2. Social media, email, text and/or media outreach: Social media campaigns, texting and email campaigns, earned media, paid media with a focus on ethnic audiences. 
  3. Technical assistance: The establishment and management of Questionnaire Assistance Centers (QACs) that will provide in language support and assistance to individuals who need help completing the census questionnaire.

Key Dates
November 8, 2019:  RFP Info Session: County of Santa Clara Census 2020 Interested applicants are invited to participate in the information session, available in-person, via webinar (WebEx), and to recorded and post online. To register,  click here
November 26, 2019, 11:59 p.m.: Proposal submission deadline 
January 2020: Announcement of grant awards 

Questions?  Email  for questions about program concepts, content, eligibility and evaluation. You can also view SVC instructional video at
Ready to Apply? Visit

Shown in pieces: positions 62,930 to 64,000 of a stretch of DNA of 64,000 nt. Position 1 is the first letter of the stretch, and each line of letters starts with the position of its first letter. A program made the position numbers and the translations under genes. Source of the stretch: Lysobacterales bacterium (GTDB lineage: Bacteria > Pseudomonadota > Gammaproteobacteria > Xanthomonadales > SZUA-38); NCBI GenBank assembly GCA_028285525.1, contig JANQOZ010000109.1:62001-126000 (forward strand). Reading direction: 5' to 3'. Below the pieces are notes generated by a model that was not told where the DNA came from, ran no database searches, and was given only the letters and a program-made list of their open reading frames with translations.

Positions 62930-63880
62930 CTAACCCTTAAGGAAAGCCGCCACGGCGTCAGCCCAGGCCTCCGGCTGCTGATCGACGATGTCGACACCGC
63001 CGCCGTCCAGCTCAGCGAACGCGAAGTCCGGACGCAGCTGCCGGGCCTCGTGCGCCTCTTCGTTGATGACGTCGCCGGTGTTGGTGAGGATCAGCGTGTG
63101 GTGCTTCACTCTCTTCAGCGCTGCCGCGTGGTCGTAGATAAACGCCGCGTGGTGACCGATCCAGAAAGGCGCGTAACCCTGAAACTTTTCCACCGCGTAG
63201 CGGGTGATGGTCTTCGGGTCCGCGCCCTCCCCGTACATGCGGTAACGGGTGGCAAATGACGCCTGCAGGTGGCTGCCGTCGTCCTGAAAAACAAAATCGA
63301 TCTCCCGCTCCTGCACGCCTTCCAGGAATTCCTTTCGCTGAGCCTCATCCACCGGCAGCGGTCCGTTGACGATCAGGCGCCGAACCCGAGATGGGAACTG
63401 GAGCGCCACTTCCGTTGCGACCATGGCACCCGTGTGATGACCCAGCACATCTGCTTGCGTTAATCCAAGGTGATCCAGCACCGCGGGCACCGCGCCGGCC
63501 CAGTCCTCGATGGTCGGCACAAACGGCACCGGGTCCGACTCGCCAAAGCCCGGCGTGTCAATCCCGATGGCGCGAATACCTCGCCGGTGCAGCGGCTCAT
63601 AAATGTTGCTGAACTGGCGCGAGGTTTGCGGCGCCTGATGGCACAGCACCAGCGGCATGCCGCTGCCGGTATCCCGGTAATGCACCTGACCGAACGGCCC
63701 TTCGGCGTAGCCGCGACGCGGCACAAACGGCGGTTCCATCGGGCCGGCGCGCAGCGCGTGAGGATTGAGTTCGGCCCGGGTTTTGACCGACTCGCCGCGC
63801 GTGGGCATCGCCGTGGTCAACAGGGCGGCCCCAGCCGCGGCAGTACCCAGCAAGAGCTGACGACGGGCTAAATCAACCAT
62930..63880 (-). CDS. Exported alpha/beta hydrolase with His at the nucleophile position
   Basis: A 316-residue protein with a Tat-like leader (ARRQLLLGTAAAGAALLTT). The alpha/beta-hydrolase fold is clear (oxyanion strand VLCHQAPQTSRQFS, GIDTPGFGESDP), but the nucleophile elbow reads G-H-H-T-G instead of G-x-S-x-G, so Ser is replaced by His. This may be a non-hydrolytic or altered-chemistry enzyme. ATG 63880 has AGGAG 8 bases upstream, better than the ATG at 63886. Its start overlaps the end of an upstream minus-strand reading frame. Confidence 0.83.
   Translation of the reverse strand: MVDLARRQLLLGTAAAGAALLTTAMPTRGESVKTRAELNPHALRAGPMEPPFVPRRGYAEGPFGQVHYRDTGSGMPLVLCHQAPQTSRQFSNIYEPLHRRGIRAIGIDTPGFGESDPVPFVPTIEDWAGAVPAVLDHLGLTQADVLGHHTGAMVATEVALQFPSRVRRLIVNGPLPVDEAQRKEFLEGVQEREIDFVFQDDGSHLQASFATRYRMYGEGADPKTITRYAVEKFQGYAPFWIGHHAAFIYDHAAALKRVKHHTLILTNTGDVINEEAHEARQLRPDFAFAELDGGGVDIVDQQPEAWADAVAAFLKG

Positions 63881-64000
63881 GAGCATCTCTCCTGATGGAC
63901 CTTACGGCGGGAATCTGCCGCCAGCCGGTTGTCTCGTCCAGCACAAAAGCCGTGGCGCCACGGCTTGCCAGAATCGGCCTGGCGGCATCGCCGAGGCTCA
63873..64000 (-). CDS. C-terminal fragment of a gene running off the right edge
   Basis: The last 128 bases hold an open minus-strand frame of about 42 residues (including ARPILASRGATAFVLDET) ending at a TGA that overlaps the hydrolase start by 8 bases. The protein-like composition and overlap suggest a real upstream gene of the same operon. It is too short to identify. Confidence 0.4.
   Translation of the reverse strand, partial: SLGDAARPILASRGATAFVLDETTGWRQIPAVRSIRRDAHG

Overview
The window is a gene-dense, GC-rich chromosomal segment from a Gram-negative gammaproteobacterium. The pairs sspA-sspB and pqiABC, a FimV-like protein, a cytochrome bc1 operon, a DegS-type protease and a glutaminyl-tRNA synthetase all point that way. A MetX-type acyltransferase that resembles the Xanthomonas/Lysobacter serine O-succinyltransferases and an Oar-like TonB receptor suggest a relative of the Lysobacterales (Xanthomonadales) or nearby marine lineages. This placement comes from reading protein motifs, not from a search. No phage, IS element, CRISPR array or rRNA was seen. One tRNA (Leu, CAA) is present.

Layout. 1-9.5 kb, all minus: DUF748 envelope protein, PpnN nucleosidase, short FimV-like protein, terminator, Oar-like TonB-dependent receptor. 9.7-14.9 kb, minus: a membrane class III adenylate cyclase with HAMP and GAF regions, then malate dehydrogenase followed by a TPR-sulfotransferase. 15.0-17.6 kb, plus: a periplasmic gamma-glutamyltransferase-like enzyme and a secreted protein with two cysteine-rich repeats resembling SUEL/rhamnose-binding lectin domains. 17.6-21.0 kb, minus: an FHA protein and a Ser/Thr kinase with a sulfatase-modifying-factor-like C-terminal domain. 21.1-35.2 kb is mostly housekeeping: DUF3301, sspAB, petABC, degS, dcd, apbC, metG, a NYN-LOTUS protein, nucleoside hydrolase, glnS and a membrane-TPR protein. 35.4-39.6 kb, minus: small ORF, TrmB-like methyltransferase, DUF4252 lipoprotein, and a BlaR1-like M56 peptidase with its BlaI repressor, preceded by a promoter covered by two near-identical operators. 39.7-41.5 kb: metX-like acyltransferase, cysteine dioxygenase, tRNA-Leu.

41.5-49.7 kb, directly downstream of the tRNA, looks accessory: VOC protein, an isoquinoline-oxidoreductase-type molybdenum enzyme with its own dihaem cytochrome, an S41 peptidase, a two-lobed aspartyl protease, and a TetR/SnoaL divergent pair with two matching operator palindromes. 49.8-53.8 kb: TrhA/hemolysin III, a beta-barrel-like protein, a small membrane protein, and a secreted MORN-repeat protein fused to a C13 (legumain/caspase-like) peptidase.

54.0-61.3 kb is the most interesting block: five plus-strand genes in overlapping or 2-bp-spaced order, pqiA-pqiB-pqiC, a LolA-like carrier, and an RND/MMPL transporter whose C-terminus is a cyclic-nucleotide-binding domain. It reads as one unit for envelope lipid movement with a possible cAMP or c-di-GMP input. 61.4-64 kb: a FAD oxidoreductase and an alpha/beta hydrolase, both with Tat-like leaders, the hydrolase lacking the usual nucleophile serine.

What you need to know about PG&E Public Safety Power Shutoffs

This summer and fall, PG&E can de-energize (or shut off) power to their distribution and transmission lines to prevent their equipment from starting wildfires, also called PG&E Public Safety Power Shutoffs (PSPS).

The City of San José has formed a task force with the Office of Emergency Management, Community Energy Department, Fire, Public Works, and the Department of Parks, Recreation and Neighborhood Services to prepare for PSPS events, assess and plan City response during an event, and coordinate with PG&E, the County of Santa Clara, and other stakeholders.

One or more PSPS events  could happen in San José , and power outages could last  seven days . Public Works is coordinating with departments to determine their backup power needs and capacity.  In the meantime, here is what you need to know about preparing yourself and your family for a multi-day power outage.